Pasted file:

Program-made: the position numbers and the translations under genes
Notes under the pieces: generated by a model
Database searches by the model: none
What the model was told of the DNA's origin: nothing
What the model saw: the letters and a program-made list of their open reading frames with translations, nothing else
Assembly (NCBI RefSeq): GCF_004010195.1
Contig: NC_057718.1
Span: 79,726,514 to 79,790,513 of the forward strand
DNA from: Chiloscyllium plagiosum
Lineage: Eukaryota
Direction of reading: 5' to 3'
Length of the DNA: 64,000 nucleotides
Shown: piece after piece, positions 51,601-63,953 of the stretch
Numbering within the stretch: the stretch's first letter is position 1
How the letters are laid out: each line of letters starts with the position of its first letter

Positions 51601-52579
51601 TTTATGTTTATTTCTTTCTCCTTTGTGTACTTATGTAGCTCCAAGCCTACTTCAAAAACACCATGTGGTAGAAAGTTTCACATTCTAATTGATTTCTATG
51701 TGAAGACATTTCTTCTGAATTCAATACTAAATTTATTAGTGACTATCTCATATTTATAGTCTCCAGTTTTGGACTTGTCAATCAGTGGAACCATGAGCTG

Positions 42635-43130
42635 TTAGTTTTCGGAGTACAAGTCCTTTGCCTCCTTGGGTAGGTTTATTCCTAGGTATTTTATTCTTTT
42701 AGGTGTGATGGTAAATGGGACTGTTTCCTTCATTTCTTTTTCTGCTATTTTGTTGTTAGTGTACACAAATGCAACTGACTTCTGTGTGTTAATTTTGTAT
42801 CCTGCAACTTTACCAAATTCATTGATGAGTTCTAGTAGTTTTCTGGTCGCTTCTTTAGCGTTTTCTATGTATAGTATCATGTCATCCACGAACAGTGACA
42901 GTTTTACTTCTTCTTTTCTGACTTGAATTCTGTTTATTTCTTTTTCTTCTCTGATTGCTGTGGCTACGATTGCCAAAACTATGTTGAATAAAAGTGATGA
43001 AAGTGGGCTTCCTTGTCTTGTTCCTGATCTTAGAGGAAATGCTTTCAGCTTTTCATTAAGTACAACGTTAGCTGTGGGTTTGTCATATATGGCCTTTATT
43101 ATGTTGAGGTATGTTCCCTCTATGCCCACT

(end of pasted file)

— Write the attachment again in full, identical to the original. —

Program-made: the position numbers and the translations under genes
Notes under the pieces: generated by a model
Database searches by the model: none
What the model was told of the DNA's origin: nothing
What the model saw: the letters and a program-made list of their open reading frames with translations, nothing else
Assembly (NCBI RefSeq): GCF_004010195.1
Contig: NC_057718.1
Span: 79,726,514 to 79,790,513 of the forward strand
DNA from: Chiloscyllium plagiosum
Lineage: Eukaryota
Direction of reading: 5' to 3'
Length of the DNA: 64,000 nucleotides
Shown: piece after piece, positions 51,601-63,953 of the stretch
Numbering within the stretch: the stretch's first letter is position 1
How the letters are laid out: each line of letters starts with the position of its first letter

Positions 51601-52579
51601 TTTATGTTTATTTCTTTCTCCTTTGTGTACTTATGTAGCTCCAAGCCTACTTCAAAAACACCATGTGGTAGAAAGTTTCACATTCTAATTGATTTCTATG
51701 TGAAGACATTTCTTCTGAATTCAATACTAAATTTATTAGTGACTATCTCATATTTATAGTCTCCAGTTTTGGACTTGTCAATCAGTGGAACCATGAGCTG

Positions 42635-43130
42635 TTAGTTTTCGGAGTACAAGTCCTTTGCCTCCTTGGGTAGGTTTATTCCTAGGTATTTTATTCTTTT
42701 AGGTGTGATGGTAAATGGGACTGTTTCCTTCATTTCTTTTTCTGCTATTTTGTTGTTAGTGTACACAAATGCAACTGACTTCTGTGTGTTAATTTTGTAT
42801 CCTGCAACTTTACCAAATTCATTGATGAGTTCTAGTAGTTTTCTGGTCGCTTCTTTAGCGTTTTCTATGTATAGTATCATGTCATCCACGAACAGTGACA
42901 GTTTTACTTCTTCTTTTCTGACTTGAATTCTGTTTATTTCTTTTTCTTCTCTGATTGCTGTGGCTACGATTGCCAAAACTATGTTGAATAAAAGTGATGA
43001 AAGTGGGCTTCCTTGTCTTGTTCCTGATCTTAGAGGAAATGCTTTCAGCTTTTCATTAAGTACAACGTTAGCTGTGGGTTTGTCATATATGGCCTTTATT
43101 ATGTTGAGGTATGTTCCCTCTATGCCCACT